Optoacoustic binary holography is applied to gain complete spatio-temporal control over ultrasonic beams. For flexible temporal intensity modulation of the sound-inducing laser light, an electro-optic modulator is used. Furthermore, in order to generate the desired spatial intensity distributions of the ultrasound, a spatial light modulator impresses synthetic binary holograms on the modulated light beam. At a light absorbing surface the optoacoustic effect converts the modulated light wave into an ultrasonic beam that propagates into water in the holographically predetermined way. With this approach we have successfully generated amplitude distributions that are difficult to realize with traditional piezo-electric techniques.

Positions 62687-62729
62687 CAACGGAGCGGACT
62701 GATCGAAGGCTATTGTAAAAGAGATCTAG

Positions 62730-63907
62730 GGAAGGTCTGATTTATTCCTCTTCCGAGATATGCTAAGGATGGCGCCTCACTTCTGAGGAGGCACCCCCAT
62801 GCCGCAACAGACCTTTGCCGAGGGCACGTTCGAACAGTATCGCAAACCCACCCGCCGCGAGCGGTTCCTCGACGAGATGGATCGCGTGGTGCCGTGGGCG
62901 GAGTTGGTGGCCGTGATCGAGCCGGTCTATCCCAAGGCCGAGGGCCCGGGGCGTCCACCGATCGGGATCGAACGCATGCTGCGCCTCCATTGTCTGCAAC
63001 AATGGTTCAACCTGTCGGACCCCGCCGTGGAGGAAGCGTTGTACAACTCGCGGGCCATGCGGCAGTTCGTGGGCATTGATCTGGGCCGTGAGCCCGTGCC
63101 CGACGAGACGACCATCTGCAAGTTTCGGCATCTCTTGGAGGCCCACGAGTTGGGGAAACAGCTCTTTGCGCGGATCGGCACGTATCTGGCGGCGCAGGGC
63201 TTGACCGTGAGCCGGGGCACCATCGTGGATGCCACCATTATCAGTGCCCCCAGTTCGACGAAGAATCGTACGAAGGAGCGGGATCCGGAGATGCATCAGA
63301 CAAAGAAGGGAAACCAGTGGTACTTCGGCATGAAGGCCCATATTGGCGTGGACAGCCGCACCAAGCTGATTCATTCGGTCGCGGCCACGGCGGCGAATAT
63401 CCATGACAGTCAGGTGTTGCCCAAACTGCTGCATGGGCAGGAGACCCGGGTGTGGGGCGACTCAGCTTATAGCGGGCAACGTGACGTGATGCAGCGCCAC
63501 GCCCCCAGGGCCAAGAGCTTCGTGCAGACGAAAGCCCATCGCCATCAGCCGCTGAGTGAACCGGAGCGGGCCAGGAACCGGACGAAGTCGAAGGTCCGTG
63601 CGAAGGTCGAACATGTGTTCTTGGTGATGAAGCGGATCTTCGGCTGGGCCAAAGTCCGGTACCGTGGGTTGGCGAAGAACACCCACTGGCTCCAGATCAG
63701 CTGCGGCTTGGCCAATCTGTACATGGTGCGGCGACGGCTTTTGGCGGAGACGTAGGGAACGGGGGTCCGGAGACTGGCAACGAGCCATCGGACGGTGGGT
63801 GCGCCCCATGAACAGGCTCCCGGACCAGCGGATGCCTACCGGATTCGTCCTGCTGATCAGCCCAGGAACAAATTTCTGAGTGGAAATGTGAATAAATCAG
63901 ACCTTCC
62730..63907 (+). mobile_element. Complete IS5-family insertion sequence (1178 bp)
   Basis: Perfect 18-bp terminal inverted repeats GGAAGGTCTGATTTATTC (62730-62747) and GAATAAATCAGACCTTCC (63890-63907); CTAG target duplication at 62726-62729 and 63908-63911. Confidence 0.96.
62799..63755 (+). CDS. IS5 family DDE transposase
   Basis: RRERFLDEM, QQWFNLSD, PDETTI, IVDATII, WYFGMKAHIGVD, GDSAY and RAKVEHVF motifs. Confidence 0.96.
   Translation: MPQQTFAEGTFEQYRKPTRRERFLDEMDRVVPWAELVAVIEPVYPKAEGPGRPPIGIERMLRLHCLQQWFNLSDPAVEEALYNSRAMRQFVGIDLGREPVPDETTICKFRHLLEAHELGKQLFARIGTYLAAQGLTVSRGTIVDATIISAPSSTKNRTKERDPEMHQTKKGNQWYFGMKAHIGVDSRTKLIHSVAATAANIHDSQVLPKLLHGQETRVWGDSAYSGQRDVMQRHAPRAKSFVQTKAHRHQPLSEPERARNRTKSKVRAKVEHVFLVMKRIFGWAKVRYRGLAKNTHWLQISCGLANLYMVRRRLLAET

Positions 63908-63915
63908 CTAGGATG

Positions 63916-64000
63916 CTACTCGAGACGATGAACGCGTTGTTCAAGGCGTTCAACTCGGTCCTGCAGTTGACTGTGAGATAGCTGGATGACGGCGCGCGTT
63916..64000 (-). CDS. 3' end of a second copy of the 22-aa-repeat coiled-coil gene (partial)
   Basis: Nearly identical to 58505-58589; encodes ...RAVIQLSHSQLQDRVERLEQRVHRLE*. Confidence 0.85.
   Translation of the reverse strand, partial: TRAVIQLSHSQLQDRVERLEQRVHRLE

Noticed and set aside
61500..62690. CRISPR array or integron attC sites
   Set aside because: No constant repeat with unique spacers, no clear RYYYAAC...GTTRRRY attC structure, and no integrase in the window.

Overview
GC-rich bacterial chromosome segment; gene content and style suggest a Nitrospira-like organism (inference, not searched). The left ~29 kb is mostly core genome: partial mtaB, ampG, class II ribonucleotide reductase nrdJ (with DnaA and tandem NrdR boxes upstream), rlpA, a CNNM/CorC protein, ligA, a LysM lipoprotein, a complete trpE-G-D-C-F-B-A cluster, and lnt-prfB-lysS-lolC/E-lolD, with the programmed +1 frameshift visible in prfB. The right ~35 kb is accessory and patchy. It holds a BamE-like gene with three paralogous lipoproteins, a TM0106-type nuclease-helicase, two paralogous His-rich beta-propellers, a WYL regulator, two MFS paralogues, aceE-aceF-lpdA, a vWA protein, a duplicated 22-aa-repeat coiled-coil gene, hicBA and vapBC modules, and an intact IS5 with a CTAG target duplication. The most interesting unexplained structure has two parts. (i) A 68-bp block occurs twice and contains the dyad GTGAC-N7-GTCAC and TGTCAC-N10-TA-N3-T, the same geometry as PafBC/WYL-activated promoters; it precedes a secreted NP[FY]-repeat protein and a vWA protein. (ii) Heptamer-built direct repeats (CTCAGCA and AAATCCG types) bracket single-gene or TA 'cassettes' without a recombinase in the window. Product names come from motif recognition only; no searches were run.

A combination of laser-induced ultrasound generation and ultrasonic holography for spatial control of the generated ultrasonic pulse is presented. Ultrasound is produced by absorption of laser pulses at an absorbing layer in a water tank via the optoacoustic effect. In order to produce a defined ultrasonic frequency in the MHz range, the laser pulses are harmonically time-modulated using an acousto-optic modulator (AOM). Additionally, the laser intensity is spatially controlled. This is realized with a high resolution liquid crystal spatial light modulator (LCD). A computer generated pattern is displayed at the LCD and projected by the expanded laser beam to an absorptive layer in the water tank. As a result, the emitted ultrasonic wave emerges in a predetermined way, which is an acoustical analogue to the effect of a "diffractive optical element" in laser optics. The flexible method of optical ultrasound generation and diffractive steering promises new applications in medical and technical ultrasound diagnostics.